Using an innovative and possibly unprecedented approach to developing and executing a agreement document with multiple Tribes in multiple states, the North Dakota Department of Transportation (NDDOT) and the FHWA North Dakota Division found a way, in consultation with twelve tribes in North Dakota, South Dakota, Montana and Minnesota, to tailor the consultation process to NDDOT needs while addressing tribal concerns about cultural resources that may be affected by NDDOT projects. The Tribes involved are: the Mandan, Hidatsa, Arikara Nation; Turtle Mountain Band of Chippewa Indians; Spirit Lake Dakotah Nation; Standing Rock Sioux Tribe, Sisseton/Wahpeton Oyate; Fort Peck Assiniboine & Sioux Tribes; Northern Cheyenne Tribe; Crow Tribe; and Lower Sioux Indian Community.

The legal mandate that requires the Federal Highway Administration and other Federal agencies to consult with Indian tribes on a government-to-government basis is more than 200 years old. The consultation requirement was initiated with the Constitution, in Article I Section 8 (also referred to as the “Commerce Clause”) which empowers Congress to regulate commerce and consult with foreign governments, between the states and with the Indian Tribes. The constitutional mandate to respect tribal sovereignty has also been repeatedly expressed in statutes, executive orders and policies, including the National Historic Preservation Act of 1966, as amended (16 U.S.C. 470).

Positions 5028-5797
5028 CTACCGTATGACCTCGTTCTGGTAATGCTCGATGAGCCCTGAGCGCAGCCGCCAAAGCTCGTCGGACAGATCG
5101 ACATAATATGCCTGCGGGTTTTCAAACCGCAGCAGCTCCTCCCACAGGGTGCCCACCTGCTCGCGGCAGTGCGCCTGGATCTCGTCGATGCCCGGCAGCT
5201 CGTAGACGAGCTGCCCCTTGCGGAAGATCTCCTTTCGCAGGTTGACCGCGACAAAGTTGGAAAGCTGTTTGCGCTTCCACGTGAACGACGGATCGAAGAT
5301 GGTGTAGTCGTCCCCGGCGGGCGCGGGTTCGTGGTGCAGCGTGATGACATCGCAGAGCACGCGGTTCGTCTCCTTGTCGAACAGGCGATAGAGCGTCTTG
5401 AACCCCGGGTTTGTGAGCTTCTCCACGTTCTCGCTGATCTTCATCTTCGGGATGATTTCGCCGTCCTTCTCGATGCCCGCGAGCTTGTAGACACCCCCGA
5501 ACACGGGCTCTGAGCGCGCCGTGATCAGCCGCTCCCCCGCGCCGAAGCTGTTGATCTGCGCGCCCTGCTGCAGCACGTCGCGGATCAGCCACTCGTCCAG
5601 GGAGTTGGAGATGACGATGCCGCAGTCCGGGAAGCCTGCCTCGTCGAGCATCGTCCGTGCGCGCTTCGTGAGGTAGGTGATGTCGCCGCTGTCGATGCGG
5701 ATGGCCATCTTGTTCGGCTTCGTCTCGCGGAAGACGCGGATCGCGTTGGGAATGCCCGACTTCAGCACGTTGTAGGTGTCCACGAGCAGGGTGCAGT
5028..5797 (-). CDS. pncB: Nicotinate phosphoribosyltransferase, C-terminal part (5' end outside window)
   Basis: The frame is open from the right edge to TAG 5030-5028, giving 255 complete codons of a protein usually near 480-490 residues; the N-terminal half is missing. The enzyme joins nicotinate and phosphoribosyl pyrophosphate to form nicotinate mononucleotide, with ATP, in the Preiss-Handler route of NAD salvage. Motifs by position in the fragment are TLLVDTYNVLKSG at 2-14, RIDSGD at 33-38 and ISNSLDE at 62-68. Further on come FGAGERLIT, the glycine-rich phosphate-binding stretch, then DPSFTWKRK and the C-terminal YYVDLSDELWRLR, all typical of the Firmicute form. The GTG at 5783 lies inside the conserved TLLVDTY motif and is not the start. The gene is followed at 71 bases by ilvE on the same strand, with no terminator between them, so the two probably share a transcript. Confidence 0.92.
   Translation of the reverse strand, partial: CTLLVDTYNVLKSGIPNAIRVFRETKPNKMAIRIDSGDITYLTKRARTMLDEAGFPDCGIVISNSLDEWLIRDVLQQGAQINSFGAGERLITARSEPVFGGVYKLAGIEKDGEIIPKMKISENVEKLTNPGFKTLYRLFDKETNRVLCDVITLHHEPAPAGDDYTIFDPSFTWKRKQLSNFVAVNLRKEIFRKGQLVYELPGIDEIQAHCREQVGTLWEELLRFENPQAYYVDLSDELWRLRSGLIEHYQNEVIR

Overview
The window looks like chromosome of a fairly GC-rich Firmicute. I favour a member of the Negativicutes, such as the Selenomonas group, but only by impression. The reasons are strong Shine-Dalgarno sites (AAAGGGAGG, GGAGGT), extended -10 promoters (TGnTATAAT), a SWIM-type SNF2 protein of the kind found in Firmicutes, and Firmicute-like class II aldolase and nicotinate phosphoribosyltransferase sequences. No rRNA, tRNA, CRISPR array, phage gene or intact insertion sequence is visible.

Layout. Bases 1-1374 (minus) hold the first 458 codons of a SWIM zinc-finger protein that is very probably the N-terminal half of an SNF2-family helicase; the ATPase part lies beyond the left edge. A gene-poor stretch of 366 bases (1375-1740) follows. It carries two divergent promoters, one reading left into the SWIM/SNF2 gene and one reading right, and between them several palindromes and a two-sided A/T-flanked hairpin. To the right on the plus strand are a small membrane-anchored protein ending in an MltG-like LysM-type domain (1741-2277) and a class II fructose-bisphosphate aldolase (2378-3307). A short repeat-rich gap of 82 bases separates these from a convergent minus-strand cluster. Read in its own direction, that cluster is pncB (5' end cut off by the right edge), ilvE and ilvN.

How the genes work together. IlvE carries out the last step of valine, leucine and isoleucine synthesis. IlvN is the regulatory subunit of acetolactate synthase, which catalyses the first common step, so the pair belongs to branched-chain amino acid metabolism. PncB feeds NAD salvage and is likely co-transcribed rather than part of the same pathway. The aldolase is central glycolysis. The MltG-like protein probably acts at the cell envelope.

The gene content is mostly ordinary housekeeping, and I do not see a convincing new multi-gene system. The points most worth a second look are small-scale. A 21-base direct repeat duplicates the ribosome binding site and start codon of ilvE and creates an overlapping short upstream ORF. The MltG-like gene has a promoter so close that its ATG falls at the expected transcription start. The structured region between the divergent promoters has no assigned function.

Properties of religious and cultural significance to Indian tribes or Native Hawaiian Organizations are frequently located on ancestral, aboriginal, or ceded lands. In acknowledgement of the critical need to consult with Indian tribes regarding such historic properties, the National Historic Preservation Act was amended in 1992 to require all Federal agencies to consult with Indian tribes on undertakings which may affect properties of traditional religious and cultural significance on or off Tribal lands. The Section 106 regulations (36 CFR 800, Protection of Historic and Cultural Properties) implementing National Historic Preservation Act were revised in 2001 to reflect this change.

Accordingly, Federal agencies are required to make a reasonable and good faith effort to identify Indian tribes that attach significance to properties of traditional religious and cultural significance that may be affected by a proposed undertaking but due to the circumstances of history may now live at a great distance from the undertaking. The Advisory Council on Historic Preservation (ACHP) points out in its guidance Consulting with Indian Tribes in the Section106 Review that “although an Indian tribe may not have visited a historic property in the recent past, its importance to the tribe or its significance as a historic property of religious and cultural significance may not have diminished for purposes of Section 106.”